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The Future of Northern Forests

March 2016

From Maine to Minnesota and from Missouri to Maryland, Northern forests cover 174 million acres of hard-working public and private forests. How these forests might change matters to all of us, whether we care about jobs, wildlife habitat, carbon sequestration, recreation, or just their sheer beauty. In the Northern Forest Futures Project, Northern Research Station scientists and partners explored the ramifications of different future scenarios and how the landscape may change over the next 50 years. This month, we feature a scientist, a product, research and a partnership that are part of the story of the future of Northern forests.

Environmental Education Link

Natural Inquirer Facts to the Future edition. - The articles in this journal will help you to think about the future of global climate change, the Nation's wildlife, our fresh water, our fish, the trees that grow in our cities and towns, and the conditions that tell us whether our forests and rangelands are healthy.

Featured Scientist

Steve Shifley

Steve Shifley

Research Forester Steve Shifley developed his great affinity for the outdoors while roaming the colorful, forested hills of southern Indiana during autumn camping trips with the Boy Scouts. He did not start out with a firm plan to become a scientist but his boyhood experiences led him to later enroll in the forestry program at Purdue University in West Lafayette, Indiana.

The forestry faculty at Purdue were at the forefront of quantitative methods applied to forestry. Shifley was impressed with this work, so after earning his bachelor’s degree he enrolled in a master’s program at Purdue with a focus on forest biometrics. He was also fortunate enough to get a paid graduate research assistantship funded by what was then the North Central Forest Experiment Station (now a part of the Northern Research Station). As he continued to pursue his education, he realized that he really enjoyed scientific investigation and ultimately earned a doctoral degree from the University of Minnesota and landed a permanent job with the Forest Service Research.

Shifley’s work on the Northern Forest Futures Project came about fortuitously. The Northern Research Station had decided to pursue a Northern Forest Futures research initiative and he was asked to join the research team by the Project’s Leader, Dennis May. Shifley’s quantitative skills, ability to get along with people, knowledge of Forest Inventory and Analysis data, and experience with sustainability assessments among other things, made him the ideal candidate to take on the role of organizer, synthesizer, motivator, and problem solver on certain aspects of the project related to current and future forest conditions.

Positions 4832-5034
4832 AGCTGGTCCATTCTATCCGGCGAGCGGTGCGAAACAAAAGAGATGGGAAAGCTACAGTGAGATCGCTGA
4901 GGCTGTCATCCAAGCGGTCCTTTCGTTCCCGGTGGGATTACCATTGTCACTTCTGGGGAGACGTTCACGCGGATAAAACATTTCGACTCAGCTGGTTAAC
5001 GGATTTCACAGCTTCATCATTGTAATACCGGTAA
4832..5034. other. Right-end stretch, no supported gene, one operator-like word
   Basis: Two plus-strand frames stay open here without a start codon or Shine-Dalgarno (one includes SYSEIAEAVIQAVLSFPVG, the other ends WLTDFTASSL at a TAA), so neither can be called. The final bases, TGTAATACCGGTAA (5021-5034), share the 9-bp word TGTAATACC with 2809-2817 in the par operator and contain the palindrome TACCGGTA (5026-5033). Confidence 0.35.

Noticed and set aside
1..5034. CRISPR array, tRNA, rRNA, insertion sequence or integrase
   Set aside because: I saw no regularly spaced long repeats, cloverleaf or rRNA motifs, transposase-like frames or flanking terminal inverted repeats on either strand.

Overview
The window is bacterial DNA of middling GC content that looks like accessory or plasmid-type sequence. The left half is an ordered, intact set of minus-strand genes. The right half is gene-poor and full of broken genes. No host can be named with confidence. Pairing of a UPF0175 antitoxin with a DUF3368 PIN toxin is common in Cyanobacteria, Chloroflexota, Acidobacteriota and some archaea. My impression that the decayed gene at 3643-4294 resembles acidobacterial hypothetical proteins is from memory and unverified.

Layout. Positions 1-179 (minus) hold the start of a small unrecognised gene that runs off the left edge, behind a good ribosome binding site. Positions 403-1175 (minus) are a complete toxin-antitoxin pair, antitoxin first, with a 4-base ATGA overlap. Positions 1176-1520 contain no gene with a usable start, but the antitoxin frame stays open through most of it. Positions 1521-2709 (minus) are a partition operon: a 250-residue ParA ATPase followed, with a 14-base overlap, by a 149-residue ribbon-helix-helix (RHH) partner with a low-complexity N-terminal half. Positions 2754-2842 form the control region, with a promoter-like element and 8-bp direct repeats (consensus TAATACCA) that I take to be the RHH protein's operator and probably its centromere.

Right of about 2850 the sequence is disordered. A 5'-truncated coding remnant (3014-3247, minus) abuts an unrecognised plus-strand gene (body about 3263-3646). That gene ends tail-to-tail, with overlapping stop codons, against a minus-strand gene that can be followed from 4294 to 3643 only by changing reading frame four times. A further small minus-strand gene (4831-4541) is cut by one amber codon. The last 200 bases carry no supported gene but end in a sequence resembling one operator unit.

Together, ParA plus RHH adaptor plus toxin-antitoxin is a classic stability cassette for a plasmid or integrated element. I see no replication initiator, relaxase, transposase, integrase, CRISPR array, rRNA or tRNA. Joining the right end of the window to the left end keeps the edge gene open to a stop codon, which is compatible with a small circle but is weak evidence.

What makes the Northern Forest Futures Project particularly interesting to Shifley is its breadth. “Working on publications as part of a group of 30 collaborating authors we had to examine past, present and anticipated forest biodiversity, productivity, health, soil and water, carbon, biomass, energy, commodities, employment, recreation and other factors. For me it was exciting and educational to work with experts from so many disciplines all related to forests and to the well-being of people who depend on forests,” he said.

One of the things Shifley likes best about his work as a scientist is knowing that if done properly it can have long-term positive impacts. “The publications we prepare become part of the permanent scientific record for future generations to build upon,” said Shifley. “More importantly, on-the-ground management actions that might be inspired by our scientific investigations can have tangible, positive impacts that improve the quality of life for future generations of people living in rural and urban environments.”   

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Featured Product

Northern Forest Futures Project Dashboard

Screenshot of Northern Forest Futures Project data dashboard with map showing projected removals of growing-stock on timberland in Northern U.S.